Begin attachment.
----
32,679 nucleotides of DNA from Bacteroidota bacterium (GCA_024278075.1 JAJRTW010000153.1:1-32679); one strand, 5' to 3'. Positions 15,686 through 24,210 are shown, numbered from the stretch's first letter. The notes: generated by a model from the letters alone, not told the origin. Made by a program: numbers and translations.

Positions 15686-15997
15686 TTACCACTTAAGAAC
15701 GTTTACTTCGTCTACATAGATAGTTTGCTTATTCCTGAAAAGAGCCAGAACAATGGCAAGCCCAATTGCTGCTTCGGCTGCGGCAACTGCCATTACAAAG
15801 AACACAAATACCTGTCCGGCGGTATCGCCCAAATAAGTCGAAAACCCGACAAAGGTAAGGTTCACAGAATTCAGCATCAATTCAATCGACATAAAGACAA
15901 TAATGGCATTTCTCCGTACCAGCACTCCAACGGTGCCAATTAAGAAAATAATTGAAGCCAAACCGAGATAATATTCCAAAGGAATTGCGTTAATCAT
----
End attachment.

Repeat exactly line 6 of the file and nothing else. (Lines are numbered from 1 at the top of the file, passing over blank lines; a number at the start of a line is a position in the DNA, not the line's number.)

15901 TAATGGCATTTCTCCGTACCAGCACTCCAACGGTGCCAATTAAGAAAATAATTGAAGCCAAACCGAGATAATATTCCAAAGGAATTGCGTTAATCAT